Scuola degli Albanesi

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Coordinates: 45°25′58.94″N 12°19′52.78″E / 45.4330389°N 12.3313278°E / 45.4330389; 12.3313278

Scuola degli Albanesi
The facade of the former Scola degli Albanesi. It depicts the Ottoman sultan Mehmet II laying siege to the Albanian town of Scutari (then under Venetian rule). The siege failed and the Latin inscription thanks the Venetian government for its help.

The Scuola degli Albanesi is a building in Venice, northern Italy.


It was established in the 1442, as a brotherhood of immigrants from Albania and served as cultural and social center of Albanian Christians residing or visiting Venice till 19th century.[1] Initially the members were meeting at S. Severe, where a monastery dedicated to S. Gallo (Saint Gall) had been founded in 810. St. Gallo was chosen as the Patron of the Scuola, together with the Madonna del Buon Consiglio, called by them "Our Lady of Scutari", the Protectress of Albania.

In 1447 the Scuola moved to the church of S. Maurizio, where they had an altar and a burial-place for their members. S. Maurizio also was venerated as the third patron of the Scuola. The original building of the S. Maurizio church was erected in 699 but was demolished. The present building of the Confraternity dates from the end of the 15th century. In 1531 the façade was decorated with the coats of arms of the Loredan and Da Lezze families, the heroes of the Scutari sieges of 1474 and 1479,[2] alongside reliefs executed by the Lombardo brothers workshop. The latter depicts the Virgin and Child with Saints Gallo and Mauritius and the Sultan Mehmed II besieging the castle of Scutari (Shkodër), an allusion to when Albania was threatened by the advancing Ottoman Turks.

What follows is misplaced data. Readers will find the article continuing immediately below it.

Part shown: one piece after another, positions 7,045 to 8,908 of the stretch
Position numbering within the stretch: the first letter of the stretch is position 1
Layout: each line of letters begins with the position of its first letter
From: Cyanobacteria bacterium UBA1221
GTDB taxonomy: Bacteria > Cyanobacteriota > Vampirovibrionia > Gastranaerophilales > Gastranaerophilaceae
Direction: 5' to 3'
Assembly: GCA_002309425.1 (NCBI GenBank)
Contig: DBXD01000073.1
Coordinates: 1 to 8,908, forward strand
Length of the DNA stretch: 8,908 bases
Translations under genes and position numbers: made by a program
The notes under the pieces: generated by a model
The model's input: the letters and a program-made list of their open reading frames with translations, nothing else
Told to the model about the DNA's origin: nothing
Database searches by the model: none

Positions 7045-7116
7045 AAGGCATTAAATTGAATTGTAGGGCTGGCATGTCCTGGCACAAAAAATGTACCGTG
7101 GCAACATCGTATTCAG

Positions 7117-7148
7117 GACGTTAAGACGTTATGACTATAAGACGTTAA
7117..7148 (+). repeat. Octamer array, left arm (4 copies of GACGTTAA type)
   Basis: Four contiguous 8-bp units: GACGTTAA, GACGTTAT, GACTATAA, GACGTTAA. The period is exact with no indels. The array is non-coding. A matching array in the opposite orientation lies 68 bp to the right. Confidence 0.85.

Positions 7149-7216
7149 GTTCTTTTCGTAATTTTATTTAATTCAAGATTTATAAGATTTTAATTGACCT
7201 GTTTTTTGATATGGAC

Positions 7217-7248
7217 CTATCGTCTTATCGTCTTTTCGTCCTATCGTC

In 1504-1508 the main hall, the "Albergo", was decorated with a cycle of large canvases with the Stories of the Virgin by the Italian painter Vittore Carpaccio.[3][4]

In 1780 the Scuola degli Albanesi was suppressed and building became home to the Scuola dei Pistori (bakers). In 1808 the scuola, and all the other Venetian confraternities, was closed by Napoleonic laws and its works of art dispersed. Today, the paintings by Carpaccio are scattered among museums in Venice, Milan and Bergamo.

See also[edit]


  1. ^ Richardson Carol M. Locating Renaissance art, Yale University Press, 2007, p.19.
  2. ^ Fortini Brown Patricia, Venetian Narrative Painting in the Age of Carpaccio, Yale University Press, New Haven and London, 1990, pp. 70-72, as published in Sandra Rossi (2004) The Albanian School of Venice
  3. ^ Stefano Carboni, Venice and the Islamic world, 828-1797, France, 2007,. p. 313.
  4. ^ Molmenti Pompeo and Ludwig Gustav, The life and works of Vittorio Carpaccio, 1907, pp.150-160.